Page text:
“The greater the bureaucratization of public life, the greater will be the attraction of violence. In a fully developed bureaucracy there is nobody left with whom one could argue, to whom one could present grievances, on whom the pressures of power could be exerted. Bureaucracy is the form of government in which everybody is deprived of political freedom, of the power to act; for the rule by Nobody is not no-rule, and where all are equally powerless we have a tyranny without a tyrant.”

Now, one might argue that perhaps Arendt was speaking primarily of political violence. That’s certainly possible (though unclear). But in any event there is a psychological aspect to consider.

If Arendt is right that 1) violence is perpetuated primarily by those who lack power; and 2) the bureaucratization of society deprives people of the ability to act, making them feel powerless; then it stands to reason that some individuals who lack power may be seeking to feel powerful through violence. As Arendt noted, in its traditional understanding “there is no greater power than that which grows out of the barrel of a gun.”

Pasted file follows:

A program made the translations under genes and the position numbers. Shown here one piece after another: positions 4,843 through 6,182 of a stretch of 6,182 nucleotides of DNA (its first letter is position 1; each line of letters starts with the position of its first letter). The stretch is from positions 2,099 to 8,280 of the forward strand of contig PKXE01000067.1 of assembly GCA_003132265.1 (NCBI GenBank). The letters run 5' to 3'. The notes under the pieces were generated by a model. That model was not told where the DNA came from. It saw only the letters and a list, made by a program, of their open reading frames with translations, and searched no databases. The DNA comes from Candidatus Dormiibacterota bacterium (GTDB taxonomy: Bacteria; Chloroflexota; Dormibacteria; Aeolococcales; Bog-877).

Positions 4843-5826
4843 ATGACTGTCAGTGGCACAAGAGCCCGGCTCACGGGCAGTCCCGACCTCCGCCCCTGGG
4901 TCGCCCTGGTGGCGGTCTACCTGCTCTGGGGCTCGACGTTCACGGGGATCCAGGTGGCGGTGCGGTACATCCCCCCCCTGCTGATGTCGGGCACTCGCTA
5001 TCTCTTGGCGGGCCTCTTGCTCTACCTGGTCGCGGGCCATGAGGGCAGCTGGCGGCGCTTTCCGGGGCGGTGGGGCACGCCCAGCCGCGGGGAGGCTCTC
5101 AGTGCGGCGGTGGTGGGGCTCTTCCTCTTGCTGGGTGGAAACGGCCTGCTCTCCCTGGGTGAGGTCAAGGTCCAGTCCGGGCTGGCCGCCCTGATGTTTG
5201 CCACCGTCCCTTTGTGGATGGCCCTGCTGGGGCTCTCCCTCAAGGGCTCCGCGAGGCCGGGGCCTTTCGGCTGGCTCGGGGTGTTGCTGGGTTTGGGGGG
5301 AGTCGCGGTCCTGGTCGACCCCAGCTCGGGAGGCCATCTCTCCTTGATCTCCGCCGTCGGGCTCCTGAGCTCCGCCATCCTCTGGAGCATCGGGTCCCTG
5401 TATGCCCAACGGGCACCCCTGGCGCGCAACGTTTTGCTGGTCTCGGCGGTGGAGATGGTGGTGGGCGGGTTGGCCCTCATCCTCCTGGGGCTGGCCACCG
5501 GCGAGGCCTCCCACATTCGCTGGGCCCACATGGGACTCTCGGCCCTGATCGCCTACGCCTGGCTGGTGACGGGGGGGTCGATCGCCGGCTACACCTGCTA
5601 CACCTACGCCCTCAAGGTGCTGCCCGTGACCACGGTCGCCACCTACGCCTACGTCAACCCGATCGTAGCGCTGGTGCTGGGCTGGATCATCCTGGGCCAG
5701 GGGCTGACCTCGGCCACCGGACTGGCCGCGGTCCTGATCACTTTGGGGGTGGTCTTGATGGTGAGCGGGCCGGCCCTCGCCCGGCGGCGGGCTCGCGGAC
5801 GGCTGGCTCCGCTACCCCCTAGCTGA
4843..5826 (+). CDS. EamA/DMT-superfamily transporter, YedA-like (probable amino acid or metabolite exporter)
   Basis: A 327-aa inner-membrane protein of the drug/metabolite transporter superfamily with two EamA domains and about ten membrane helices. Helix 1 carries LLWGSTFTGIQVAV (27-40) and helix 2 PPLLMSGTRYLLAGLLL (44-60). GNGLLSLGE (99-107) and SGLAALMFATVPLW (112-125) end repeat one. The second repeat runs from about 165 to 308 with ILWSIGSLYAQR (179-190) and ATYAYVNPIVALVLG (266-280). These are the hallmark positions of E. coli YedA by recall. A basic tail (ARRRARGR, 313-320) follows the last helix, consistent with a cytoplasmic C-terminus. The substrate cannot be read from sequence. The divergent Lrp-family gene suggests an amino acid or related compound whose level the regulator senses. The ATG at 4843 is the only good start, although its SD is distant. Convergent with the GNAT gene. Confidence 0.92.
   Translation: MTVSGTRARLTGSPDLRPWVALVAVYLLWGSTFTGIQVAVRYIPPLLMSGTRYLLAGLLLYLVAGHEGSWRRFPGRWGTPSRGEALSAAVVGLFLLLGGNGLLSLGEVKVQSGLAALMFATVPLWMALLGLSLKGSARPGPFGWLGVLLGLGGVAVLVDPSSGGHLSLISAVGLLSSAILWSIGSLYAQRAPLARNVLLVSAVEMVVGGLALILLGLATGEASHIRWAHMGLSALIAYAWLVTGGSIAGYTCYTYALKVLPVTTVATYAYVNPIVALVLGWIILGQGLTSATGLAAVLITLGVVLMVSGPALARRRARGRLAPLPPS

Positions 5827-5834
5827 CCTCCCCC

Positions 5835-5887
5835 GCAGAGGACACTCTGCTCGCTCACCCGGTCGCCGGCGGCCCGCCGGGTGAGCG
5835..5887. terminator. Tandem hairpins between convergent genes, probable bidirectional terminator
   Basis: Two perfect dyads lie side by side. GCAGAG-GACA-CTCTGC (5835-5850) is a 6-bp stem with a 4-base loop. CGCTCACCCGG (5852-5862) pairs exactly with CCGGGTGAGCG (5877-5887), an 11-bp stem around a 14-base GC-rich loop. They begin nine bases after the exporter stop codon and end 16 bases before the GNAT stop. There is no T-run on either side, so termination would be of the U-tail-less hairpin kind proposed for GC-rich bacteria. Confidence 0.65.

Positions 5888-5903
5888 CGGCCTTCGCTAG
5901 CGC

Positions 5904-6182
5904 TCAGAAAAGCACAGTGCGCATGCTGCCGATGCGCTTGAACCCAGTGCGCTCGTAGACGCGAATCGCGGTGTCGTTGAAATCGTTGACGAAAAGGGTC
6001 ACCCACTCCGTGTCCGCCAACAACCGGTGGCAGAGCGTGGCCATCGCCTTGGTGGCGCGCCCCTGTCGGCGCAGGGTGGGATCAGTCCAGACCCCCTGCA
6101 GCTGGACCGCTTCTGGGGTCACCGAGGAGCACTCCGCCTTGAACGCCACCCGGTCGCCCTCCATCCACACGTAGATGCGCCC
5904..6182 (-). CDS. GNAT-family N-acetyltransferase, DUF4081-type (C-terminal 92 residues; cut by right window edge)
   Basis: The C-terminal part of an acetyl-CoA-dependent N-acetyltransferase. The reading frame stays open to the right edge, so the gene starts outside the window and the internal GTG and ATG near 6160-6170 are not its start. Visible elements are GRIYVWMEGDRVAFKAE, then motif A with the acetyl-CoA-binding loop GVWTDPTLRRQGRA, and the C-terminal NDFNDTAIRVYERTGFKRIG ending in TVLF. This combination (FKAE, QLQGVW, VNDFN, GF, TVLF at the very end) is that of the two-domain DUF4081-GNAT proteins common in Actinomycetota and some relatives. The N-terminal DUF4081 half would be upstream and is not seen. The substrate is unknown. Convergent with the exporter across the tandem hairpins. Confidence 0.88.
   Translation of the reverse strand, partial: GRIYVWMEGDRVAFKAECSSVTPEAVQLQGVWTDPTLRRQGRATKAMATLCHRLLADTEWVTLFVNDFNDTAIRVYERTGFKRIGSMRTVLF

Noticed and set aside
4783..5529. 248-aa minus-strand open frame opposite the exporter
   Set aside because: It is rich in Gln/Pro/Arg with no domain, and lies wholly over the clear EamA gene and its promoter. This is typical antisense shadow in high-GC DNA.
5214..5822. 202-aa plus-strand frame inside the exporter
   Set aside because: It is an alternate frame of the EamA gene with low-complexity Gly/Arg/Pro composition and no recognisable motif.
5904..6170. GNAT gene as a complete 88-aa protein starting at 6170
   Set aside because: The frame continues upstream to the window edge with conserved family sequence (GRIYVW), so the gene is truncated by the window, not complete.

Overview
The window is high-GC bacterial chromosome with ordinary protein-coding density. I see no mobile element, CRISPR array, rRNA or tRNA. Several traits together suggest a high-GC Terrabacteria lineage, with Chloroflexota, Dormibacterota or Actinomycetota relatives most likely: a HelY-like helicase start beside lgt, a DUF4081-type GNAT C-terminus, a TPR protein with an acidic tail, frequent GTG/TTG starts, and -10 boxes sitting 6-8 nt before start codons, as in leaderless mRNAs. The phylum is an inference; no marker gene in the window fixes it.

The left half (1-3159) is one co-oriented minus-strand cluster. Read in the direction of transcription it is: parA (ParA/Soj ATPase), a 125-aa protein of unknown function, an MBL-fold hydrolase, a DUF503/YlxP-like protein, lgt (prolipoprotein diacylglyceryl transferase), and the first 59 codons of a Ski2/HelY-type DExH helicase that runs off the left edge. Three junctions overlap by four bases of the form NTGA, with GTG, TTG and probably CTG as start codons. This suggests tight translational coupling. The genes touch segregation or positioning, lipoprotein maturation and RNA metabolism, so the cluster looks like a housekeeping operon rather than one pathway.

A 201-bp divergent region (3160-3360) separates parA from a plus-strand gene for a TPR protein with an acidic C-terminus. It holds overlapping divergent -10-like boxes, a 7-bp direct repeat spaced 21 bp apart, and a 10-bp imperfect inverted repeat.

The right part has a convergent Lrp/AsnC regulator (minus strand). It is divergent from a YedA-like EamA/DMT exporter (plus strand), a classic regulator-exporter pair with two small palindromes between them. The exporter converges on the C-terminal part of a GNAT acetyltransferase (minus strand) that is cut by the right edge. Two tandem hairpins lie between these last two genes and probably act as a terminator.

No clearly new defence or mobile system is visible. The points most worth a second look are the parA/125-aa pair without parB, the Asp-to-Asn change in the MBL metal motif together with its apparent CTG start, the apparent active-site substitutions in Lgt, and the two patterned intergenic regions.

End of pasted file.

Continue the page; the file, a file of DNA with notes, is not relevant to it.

A mass shooting is only one form of violence, of course. But is there some truth in Arendt’s larger thesis? Will we witness increased social unrest and violence as societies become increasingly bureaucratized and humans are deprived of “the faculty of action”?

This post Why Are There So Many Mass Shootings Today? was originally published on Intellectual Takeout by Jon Miltimore.

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I think if we look at this as objectively as we can, we will find that Ms Arendt has a very valid point. Who amongst us doesn’t get a hopeless feeling when dealing with our bureaux, and leave most of the time in a rage. The only saving grace for many of us is that we were raised as ladies and gentlemen, and so tend to be nonviolent even when furious. But I suggest there is a breaking point out there someplace that when that line is crossed all hell will break loose. Best if we control it before that point.

And yes, this too is why we got Trump!